News about our government’s actions during COVID-19, in relation to a potential oil and gas bail-out, is coming in fast! Toronto350 members support a just recovery where funds go directly to workers, people and communities, helping create a greener, healthier future. This post is the first in a series of responses. Also, see the end of the blog for a recap of what’s happened provincially and federally so far.
Article by Abrah McKeen, Natasha Bartels, Alan Silverman and Colleen Lynch
While Canada and countries around the world take unprecedented steps to “flatten the curve” of COVID-19, the provincial and Federal Governments continue to bolster the bottom line of the oil and gas industry with support for the Trans Mountain Pipeline Expansion (TMX), Coastal Gaslink Pipeline (CGL) and Keystone XL Pipeline (XL). These choices do not protect us from COVID-19. In fact, they contribute to the climate emergency and the associated health threats of increased viral spread, heat and air pollution.
The XL pipeline will cross the unceded land of the Great Sioux Nation, among other indigenous nations, and shows, as with the ongoing construction of the CGL and the TMX, a blatant disregard for the rights and wellbeing of Indigenous communities. While residents of Canada face a pandemic that has shaken us to our collective core, construction of new fossil fuel infrastructure, including man-camps with workers living in close quarters on Wet’suwet’en territory, is considered essential. The overriding Federal mandate to increase our fossil fuel production during a climate crisis and global pandemic is clear.
To add to the affront, the Alberta Government recently laid off twenty-five thousand education workers, supposedly to protect costs, and yet, earmarked billions to sustain an industry already in a state of economic free-fall prior to the advent of COVID-19. Ongoing threats to peoples’ lives and wellbeing require responses that protect us, for both the short and long-term. That means fully backing a just recovery that includes the transition to a more resilient, low-carbon economy, not worsening the emergency by subsidizing pipelines with tax-payer dollars.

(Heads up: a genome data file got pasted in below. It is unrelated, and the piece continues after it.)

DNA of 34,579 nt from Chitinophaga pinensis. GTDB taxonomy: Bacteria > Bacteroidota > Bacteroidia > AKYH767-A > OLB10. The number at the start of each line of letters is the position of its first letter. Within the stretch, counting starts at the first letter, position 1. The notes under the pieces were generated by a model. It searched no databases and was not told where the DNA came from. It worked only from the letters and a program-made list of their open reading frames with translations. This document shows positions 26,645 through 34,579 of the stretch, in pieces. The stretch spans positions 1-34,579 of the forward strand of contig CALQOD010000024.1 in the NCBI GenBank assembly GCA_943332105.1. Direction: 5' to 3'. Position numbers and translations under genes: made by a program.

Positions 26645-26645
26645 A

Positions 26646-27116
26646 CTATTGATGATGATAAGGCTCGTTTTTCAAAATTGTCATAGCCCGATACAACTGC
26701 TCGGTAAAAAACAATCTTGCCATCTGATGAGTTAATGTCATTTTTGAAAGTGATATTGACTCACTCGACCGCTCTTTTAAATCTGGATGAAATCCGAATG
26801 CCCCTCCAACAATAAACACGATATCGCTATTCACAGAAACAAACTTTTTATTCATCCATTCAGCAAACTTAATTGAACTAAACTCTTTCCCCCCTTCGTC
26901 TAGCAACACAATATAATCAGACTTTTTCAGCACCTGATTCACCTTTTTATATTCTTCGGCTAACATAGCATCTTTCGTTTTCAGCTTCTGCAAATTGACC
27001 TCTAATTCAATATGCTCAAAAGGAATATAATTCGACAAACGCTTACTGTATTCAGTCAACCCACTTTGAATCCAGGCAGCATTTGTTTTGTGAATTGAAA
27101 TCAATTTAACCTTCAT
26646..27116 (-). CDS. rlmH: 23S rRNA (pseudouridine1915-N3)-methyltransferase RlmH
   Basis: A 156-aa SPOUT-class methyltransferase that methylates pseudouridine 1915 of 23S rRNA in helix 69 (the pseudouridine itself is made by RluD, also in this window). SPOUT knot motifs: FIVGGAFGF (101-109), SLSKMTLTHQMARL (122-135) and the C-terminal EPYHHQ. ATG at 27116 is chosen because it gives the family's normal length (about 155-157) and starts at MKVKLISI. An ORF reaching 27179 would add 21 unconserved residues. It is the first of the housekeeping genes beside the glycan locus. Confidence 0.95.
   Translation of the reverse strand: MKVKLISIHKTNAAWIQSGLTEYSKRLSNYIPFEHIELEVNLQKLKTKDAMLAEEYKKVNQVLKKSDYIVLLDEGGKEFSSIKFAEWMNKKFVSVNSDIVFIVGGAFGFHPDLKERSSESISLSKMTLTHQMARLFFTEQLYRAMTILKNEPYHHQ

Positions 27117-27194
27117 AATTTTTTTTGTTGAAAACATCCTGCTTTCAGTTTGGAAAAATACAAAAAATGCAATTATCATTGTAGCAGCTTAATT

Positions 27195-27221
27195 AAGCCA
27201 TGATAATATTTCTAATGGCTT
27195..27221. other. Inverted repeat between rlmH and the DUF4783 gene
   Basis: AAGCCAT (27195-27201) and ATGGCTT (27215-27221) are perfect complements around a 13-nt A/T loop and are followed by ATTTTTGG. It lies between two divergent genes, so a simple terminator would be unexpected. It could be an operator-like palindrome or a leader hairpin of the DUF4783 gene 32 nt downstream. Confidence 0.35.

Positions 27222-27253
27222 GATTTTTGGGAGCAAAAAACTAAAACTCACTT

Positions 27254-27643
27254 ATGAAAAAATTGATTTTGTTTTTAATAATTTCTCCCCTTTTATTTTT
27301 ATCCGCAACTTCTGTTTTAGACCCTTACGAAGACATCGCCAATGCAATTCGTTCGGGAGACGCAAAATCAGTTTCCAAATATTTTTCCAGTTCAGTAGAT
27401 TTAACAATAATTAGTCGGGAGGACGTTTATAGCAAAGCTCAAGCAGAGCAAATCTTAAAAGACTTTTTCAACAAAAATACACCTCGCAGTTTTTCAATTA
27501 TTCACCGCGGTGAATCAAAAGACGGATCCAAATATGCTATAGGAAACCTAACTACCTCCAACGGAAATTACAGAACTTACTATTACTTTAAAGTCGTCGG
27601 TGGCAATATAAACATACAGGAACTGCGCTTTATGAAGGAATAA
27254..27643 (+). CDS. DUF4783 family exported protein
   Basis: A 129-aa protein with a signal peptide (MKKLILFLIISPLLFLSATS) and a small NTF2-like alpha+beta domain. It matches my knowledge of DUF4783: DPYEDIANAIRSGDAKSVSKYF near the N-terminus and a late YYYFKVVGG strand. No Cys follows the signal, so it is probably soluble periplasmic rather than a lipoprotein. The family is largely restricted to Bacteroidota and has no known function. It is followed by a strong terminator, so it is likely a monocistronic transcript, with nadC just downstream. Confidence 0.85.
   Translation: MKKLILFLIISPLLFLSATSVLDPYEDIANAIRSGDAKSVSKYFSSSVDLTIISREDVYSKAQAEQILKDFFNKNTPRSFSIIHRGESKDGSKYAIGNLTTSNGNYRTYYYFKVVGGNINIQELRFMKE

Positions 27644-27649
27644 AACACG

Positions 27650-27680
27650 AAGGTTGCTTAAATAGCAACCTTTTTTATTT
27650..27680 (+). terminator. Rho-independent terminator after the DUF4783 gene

While people are distracted and at their most vulnerable, our government continues to artificially boost and protect the oil industry. While outraged, we are not surprised; as Naomi Klein has showcased, there is a clear historical precedent of “disaster capitalism,” the phenomenon that sees unsavoury and unpopular projects pushed forward during times of societal disarray. The choice to support the Keystone XL and CGL are examples of such opportunism. Federal funding and policy must not continue this trend (see our list of what is happening under-the-radar to prop up oil and gas during the pandemic at the end of this blog) – our tax dollars must instead go to workers and their communities to help them move through COVID-19 and into a more resilient and clean economy. If it goes to oil and gas corporations, it will be a full-blown act of, as it is now being aptly called, “corona-capitalism.”
There is a so-called “common wisdom” that organizations working for climate justice have faced – that massive and immediate changes to protect the environment are too difficult because of our unquenchable dependency on fossil fuels. However, the worldwide pandemic response exposes the dishonesty in this assumption, showing beyond any doubt that immediate, massive and rapid change is completely possible.